The bakery also uses peaches in bread and cakes, and to fill its legendary fried pies—one of the state Tourism Department’s “100 Dishes to Eat and Alabama.” You can buy jars of peach preserves to take home, or order some congealed peach salad to eat there.

Don’t forget to get snaps by the giant peach replica out back, a smaller cousin to the peach-shaped water towers that mark prime producing areas in the Southeast, including Chilton County (that water tower is off Exit 112 on I-65).

Of course, we Alabamians don’t need a beach trip as an excuse to drop in to Peach Park. But with Sunday the busiest day; a weekday is the best time to relax in a rocking chair on the porch at Peach Park, working on an ice-cream cone or fried pie, and then pick up a basket of fruit for home.

(Courtesy of SoulGrown)

22 hours ago

Birmingham leaders launch new Prosper collaborative

Birmingham-area leaders on Monday announced the launch of Prosper, an initiative focused on creating a more prosperous and equitable Birmingham by investing in opportunities that grow the area’s economy in an inclusive way.

Prosper intends to be the table where everybody has a seat, setting regional priorities for job growth and retention, job access and job training.

Its mission statement reads: “Prosper is a coalition of community, civic and business leaders committed to creating a more productive economy that is inclusive of all races and genders.”

The launch, which opened with a speech by Birmingham Mayor Randall Woodfin, included the introduction of Prosper’s board of directors and its CEO J.W. Carpenter, who most recently was executive director of the Birmingham Education Foundation.

507

Birmingham leaders launch Prosper initiative from Alabama NewsCenter on Vimeo.

“On the heels of a recession, a worldwide pandemic and a social justice movement, we hope to do something transformative in Jefferson County and the city of Birmingham,” Carpenter said. “We will bring together business, educational, civic and entrepreneurial interests to create and grow economic opportunities for all, focusing specifically on our Black community and women.”

A recent Brookings Institution study reveals that the Birmingham area is creating fewer quality jobs and less access to economic resources than its peer cities. Those findings are a driving force for Prosper.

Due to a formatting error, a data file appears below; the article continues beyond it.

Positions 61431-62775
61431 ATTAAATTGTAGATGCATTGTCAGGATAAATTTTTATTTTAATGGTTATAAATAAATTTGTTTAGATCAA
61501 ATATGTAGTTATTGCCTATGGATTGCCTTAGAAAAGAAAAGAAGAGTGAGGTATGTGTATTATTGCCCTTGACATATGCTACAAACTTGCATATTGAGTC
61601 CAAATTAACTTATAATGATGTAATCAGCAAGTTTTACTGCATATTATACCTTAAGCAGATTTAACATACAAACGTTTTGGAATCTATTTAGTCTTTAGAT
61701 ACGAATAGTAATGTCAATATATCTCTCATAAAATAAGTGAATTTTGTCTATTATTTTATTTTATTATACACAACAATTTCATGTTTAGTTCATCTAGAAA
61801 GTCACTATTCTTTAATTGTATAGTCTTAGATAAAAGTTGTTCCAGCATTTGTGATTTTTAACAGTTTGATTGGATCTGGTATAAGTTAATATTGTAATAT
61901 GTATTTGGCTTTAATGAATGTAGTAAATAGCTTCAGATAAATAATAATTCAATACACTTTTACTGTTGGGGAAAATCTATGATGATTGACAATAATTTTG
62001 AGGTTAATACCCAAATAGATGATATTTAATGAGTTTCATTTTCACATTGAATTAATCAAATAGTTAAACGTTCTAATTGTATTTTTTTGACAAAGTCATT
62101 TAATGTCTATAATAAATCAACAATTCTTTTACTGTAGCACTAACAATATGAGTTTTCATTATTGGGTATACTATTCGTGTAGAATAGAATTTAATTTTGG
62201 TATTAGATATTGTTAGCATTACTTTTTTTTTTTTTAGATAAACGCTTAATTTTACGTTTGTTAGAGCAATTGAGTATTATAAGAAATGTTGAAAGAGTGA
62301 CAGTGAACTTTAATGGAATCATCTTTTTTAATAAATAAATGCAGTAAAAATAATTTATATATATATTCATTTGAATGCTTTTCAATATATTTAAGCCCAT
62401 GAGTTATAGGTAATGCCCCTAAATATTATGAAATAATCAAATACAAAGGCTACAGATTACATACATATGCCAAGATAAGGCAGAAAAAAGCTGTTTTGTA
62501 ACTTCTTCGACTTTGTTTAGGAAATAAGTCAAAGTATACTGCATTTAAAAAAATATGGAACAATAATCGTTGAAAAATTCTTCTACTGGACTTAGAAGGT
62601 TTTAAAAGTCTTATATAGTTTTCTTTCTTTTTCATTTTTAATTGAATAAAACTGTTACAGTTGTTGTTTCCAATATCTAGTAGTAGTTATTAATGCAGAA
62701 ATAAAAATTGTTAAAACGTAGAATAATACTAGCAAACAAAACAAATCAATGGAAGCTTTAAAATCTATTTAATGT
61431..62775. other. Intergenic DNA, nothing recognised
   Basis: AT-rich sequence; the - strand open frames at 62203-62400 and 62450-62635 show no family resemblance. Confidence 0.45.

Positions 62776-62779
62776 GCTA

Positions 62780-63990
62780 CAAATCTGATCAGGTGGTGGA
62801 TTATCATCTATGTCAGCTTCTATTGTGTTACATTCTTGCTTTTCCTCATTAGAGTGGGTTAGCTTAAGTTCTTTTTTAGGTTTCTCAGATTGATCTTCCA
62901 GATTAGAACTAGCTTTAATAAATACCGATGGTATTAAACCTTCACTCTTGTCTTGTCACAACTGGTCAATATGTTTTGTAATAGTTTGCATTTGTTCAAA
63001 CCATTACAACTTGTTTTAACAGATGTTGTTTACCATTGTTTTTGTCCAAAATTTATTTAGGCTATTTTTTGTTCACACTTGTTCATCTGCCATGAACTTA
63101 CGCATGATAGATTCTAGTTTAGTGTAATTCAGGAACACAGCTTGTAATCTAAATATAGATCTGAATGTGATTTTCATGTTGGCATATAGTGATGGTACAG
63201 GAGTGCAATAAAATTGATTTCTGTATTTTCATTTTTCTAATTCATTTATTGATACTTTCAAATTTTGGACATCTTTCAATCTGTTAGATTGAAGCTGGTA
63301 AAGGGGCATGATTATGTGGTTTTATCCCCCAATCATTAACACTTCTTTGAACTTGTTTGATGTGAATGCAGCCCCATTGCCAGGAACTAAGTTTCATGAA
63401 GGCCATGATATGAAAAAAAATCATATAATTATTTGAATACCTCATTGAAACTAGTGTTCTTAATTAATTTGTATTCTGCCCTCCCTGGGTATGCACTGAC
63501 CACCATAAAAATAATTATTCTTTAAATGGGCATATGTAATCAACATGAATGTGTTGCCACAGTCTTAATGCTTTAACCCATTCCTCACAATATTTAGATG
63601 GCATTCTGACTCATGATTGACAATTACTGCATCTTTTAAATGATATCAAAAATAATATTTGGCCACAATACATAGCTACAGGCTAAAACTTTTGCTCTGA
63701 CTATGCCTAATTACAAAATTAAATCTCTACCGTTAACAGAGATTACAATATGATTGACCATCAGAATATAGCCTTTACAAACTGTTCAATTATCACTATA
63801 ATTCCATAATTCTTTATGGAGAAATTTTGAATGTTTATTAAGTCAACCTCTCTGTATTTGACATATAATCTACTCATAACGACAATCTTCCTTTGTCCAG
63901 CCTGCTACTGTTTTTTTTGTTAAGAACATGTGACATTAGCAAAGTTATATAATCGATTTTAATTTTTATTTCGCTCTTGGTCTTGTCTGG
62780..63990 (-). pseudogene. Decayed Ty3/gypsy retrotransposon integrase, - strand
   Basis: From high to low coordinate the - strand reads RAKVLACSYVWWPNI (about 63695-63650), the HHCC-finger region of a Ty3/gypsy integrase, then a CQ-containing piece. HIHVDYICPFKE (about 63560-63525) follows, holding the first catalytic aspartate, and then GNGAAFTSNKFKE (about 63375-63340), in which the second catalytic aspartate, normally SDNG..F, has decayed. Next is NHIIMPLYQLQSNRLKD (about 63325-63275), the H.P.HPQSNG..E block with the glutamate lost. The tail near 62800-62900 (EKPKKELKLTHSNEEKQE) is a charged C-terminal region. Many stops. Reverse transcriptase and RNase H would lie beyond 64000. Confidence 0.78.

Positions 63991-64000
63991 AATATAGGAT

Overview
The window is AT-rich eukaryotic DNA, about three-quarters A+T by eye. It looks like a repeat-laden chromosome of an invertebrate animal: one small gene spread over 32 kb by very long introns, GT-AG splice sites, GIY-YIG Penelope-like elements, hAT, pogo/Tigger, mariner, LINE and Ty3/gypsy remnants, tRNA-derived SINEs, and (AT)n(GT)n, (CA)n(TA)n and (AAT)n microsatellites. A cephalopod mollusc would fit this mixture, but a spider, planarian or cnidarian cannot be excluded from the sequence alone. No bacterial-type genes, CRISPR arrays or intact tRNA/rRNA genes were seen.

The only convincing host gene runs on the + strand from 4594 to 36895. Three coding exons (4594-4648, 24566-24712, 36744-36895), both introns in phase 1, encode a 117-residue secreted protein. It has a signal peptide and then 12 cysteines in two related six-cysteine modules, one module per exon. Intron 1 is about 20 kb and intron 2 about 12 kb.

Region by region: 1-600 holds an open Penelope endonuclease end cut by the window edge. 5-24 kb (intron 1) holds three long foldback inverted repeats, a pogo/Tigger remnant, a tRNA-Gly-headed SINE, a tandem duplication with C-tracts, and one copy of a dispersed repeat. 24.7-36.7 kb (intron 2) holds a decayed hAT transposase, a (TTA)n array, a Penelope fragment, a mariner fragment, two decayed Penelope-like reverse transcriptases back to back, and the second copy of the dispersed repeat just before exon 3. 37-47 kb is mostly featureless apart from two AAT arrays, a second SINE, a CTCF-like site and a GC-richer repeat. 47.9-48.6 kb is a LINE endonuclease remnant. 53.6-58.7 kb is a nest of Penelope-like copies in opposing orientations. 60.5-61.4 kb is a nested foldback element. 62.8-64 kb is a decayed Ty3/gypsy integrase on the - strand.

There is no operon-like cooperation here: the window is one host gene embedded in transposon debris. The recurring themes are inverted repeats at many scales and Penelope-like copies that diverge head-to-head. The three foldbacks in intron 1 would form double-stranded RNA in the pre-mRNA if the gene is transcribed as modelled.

“This region can do better in providing opportunities to its residents, especially the Black community,” said Alabama Power President and CEO Mark Crosswhite, who is chairman of the Prosper board. “Prosper will work to align key priorities: growing quality jobs, preparing workers and investing in communities. We know that – together – our impact can be exponentially greater.”

Prosper is committed to helping transform the way Birmingham and Jefferson County create jobs in the innovation economy and the way the region prepares its people of color to thrive in those jobs, with a focus on ensuring that all residents, regardless of race, gender or ZIP code, have access to those jobs and can fully contribute.

Prosper will concentrate on four initiatives: Health Tech Industry; Business Advisory Services; Birmingham Promise; and Black-owned Business Acceleration.

In addition to Crosswhite and Carpenter, Prosper stakeholders – including Mike Kemp of Kemp Management Solutions, Rachel Harmon at Birmingham Promise and Tiffany Whitlow at Acclinate Inc. – discussed their support for the initiative and the need for inclusive economic growth in Birmingham.

“Elevating our city’s Black- and women-owned businesses while increasing job access for Black and women residents will ultimately lift all of Birmingham,” Woodfin said. “We must remain vigilant in eliminating any obstacles to inclusive growth in our city.”

Carpenter said he will seek input from Prosper partners, stakeholders and its board of directors.

“Prosper must be collaborative, bringing a diverse group of people to the table to solve problems,” he said. “I don’t want to dictate a path forward. I want to absorb the best ideas from the brightest and most passionate minds around lifting Birmingham in a way that’s equitable and inclusive.”

The highlight of the event may have been a passionate speech by 20-year-old Jarvis Prewitt, one of the first students to intern as a Birmingham Promise student. He credited that internship at BBVA with giving him the financial literacy that opened the door to his pursuit of a college degree. He’s now a rising junior majoring in mechanical engineering at Alabama A&M with a 3.91 GPA.

“Why not Prosper? Why not the Magic City?” Prewitt said, pointing out that when he earns his degree, he plans to come back home to Birmingham. “Not Texas. Not Atlanta. I want to give back to the people and the community that has given so much to me.”

For more information, including a list of board members, visit the Prosper website. For all media inquiries, contact Jasmine Phillips at jphillips@lrymediagroup.com.

(Courtesy of Alabama NewsCenter)